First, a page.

is a refereed interdisciplinary postgraduate journal published by the University of Melbourne Graduate Student Association (GSA).
The journal aims to showcase the best of Melbourne University's postgraduate community research, and to provide a forum for graduate students to present their work in an engaging and interesting style to a broader audience beyond their departmental peers. Through publishing a diverse range of postgraduate research, Traffic seeks to facilitate a sense of cohesiveness in the postgraduate community and to counter its fragmentation.
The journal is refereed (using a double "blind" peer review process), so it counts for valuable "publication points" when applying for jobs, scholarships or grants. It is also licensed by Gale Cengage databases, meaning that scholars worldwide can access and cite articles published in Traffic. If you are a Science researcher considering submitting to the journal, check out our Science FAQ
To contact the editor of Traffic, email traffic (at) gsa.unimelb.edu.au or telephone (03) 8344 8308
Traffic: Call for papers!
Submit your research article to Traffic 13
'Refresh: Revisit, Revive, Revolt' and be in the running for a $1000
prize, as well as picking up a refereed journal publication to add to
your CV. Submissions close 6 May 2013.
***UPDATE***Due to several requests received by the Traffic Editor for additional time to prepare papers, we have extended the deadline for submissions for Traffic to Friday 31 May. Please contact the editor on firstname.lastname@example.org for further information.
[ T13_CFP_poster_1.pdf ]
Traffic #12 - The Big Picture
The twelfth edition of GSA's graduate student journal, Traffic, is now available.
Pick up your copy now for $12
at the GSA reception or from the Melbourne University bookshop.
GSA congratulates Dr Denise Harrison of the Royal Children’s Hospital on the successful completion of her large-scale statistical study on the effectiveness of giving sugar solutions to sick babies before painful procedures to reduce pain.
The results have been widely reported this week in the world’s media:
Denise’s preliminary research on the subject was the topic of her article in the first edition of GSA’s academic journal “Traffic”, for which she was awarded first prize in 2002.
Papers for this years’ edition of Traffic (Number 12): 'The Big Picture' have now closed. Thankyou to all contributors.
"Universities live and breathe facts and fiction--they encourage us to have critical minds, to question what is known, and to imagine what might be. At the postgraduate level students often ask if current facts are fictions; use creative methodologies to create fiction; and establish new facts which may hen be challenged as fictionsin the future. This is the cut and thrust of academic life..."
Dr Ralph Hampson, Monash University (PhD Melbourne 2009)
Traffic, GSA's interdisciplinary graduate student journal, is running two workshops in March and April through MSGR's UpSkills program that will help you transform your thesis chapter into a refereed journal article. The seminars are now full and enrolments are closed, but stay tuned for future seminars.
23 November 2009 saw the launch of Traffic number 11 'Fact or Fiction' at the Gryphon Gallery in the University of Melbourne Graduate Centre. The Honourable Michael Kirby and Provost Professor John Dewar attended and spoke at the launch.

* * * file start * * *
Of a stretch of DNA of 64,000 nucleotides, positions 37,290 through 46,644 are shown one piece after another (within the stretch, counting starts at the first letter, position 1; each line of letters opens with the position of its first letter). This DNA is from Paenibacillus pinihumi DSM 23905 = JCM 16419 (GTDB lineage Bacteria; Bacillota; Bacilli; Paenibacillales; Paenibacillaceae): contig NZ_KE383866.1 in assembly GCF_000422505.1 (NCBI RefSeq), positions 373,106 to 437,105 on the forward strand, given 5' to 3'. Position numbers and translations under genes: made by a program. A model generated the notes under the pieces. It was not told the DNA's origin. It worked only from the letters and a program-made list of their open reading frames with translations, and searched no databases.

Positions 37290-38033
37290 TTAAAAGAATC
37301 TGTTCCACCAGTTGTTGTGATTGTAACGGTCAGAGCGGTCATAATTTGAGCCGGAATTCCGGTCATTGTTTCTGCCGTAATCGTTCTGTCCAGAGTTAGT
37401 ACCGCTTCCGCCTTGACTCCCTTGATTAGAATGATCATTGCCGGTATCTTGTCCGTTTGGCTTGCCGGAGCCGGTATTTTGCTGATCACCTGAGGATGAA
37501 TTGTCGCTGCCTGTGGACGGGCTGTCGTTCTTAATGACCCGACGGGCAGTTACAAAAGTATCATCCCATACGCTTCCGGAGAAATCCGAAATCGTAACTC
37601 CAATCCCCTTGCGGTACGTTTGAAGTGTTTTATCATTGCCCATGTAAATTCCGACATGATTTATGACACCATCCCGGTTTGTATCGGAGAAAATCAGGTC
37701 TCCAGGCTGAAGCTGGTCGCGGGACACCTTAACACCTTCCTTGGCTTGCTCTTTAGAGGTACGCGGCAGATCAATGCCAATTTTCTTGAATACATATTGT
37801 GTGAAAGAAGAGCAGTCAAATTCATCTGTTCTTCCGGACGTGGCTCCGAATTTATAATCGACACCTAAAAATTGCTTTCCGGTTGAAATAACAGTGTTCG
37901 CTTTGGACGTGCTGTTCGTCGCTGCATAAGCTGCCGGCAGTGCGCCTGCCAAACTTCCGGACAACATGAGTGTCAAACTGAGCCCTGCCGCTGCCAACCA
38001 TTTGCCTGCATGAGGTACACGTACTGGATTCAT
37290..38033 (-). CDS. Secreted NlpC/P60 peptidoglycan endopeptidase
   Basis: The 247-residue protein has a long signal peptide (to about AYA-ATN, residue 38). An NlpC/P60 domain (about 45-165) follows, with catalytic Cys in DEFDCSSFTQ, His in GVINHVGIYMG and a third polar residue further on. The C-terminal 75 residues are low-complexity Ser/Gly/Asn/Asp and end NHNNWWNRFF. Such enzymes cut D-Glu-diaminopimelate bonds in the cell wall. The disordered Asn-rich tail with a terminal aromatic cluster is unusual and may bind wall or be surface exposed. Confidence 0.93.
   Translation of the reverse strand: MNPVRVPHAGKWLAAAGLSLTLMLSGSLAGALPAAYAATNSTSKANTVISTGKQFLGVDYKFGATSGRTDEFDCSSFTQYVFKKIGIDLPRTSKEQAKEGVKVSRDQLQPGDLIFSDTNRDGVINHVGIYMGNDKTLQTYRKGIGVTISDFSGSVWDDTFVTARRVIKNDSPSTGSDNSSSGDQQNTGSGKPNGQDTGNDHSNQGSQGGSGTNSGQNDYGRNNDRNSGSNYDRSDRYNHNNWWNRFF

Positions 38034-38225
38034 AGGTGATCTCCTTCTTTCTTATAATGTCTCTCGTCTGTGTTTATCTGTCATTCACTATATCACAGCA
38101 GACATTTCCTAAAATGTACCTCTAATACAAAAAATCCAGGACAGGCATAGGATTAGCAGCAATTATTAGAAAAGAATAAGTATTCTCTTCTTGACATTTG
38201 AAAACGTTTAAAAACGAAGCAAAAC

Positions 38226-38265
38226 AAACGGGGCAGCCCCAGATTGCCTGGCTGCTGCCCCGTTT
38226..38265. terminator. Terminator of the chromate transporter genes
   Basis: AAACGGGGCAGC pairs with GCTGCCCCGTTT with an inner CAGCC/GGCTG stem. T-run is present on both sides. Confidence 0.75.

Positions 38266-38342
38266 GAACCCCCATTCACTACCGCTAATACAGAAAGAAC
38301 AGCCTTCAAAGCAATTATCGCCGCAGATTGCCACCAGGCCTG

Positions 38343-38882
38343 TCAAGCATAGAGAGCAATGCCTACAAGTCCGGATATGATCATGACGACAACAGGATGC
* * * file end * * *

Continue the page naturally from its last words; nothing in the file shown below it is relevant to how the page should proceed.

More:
The winner of the Traffic prize of $1000 was Christian Clark from the School of Philosophy, Anthropology and Social Inquiry for his article "Knowledge, Numbers and the Northern Territory Intervention: Re-conceptualising Facts in Remote Indigenous Australia." The runner-up was Dr Madonna Grehan from the School of Health Sciences for "Heroes or Villains? Midwives, Nurses, and Maternity Care in Mid-Nineteenth Century Australia".
See our photo gallery here >
Click image to view launch invitation (PDF)
Join us for the launch of the eleventh edition of Traffic, 'Fact or Fiction?' and a seminar with the Hon Michael Kirby on 23 November at 2.30pm in the Gryphon Gallery, Graduate Centre. He will discuss the topic of "Truth or Fiction?" and launch the latest edition of the refereed graduate student interdisciplinary journal, Traffic. The journal, published by the Graduate Student Association, includes contributions from graduate students from fields as diverse as nursing, anthropology and history.
Michael Kirby will explain the differences we have had in the courts (including the High Court of Australia) concerning whether one can tell the difference between truth and falsehood by the impression of witnesses in the artificial circumstances of a court room. Or anywhere else for that matter. In recent years, the High Court has moved to reduce the previous confidence in the mystical judicial capacity to evaluation truth based upon impressions. Instead, it has insisted upon greater reliance on contemporaneous records, objective facts, and the internal logic of the circumstances.
A light snack and drinks will be provided at the seminar. Please RSVP to email@example.com if you wish to attend.
[ Traffic Launch Invitation ]
Traffic Style Guide
For any style issues not covered in the Traffic style guide see the Australian Government Publishing Service's Style Manual for Authors, Editors and Printers (6th ed.). Spelling and hyphenation should follow the Macquarie Concise Dictionary (3rd ed.).
The Call for Papers for Traffic
11 has now closed and while
we are no longer accepting article submissions, we are still seeking book reviewers.
We're also planning a 'best-of' Traffic
edition, drawing together the most engaging papers from the past ten issues.
, GSA's interdisciplinary, refereed graduate student journal, is calling for submissions to its eleventh edition. Tailor your research to suit the theme 'Fact or Fiction?' and you could win a $1,000 prize.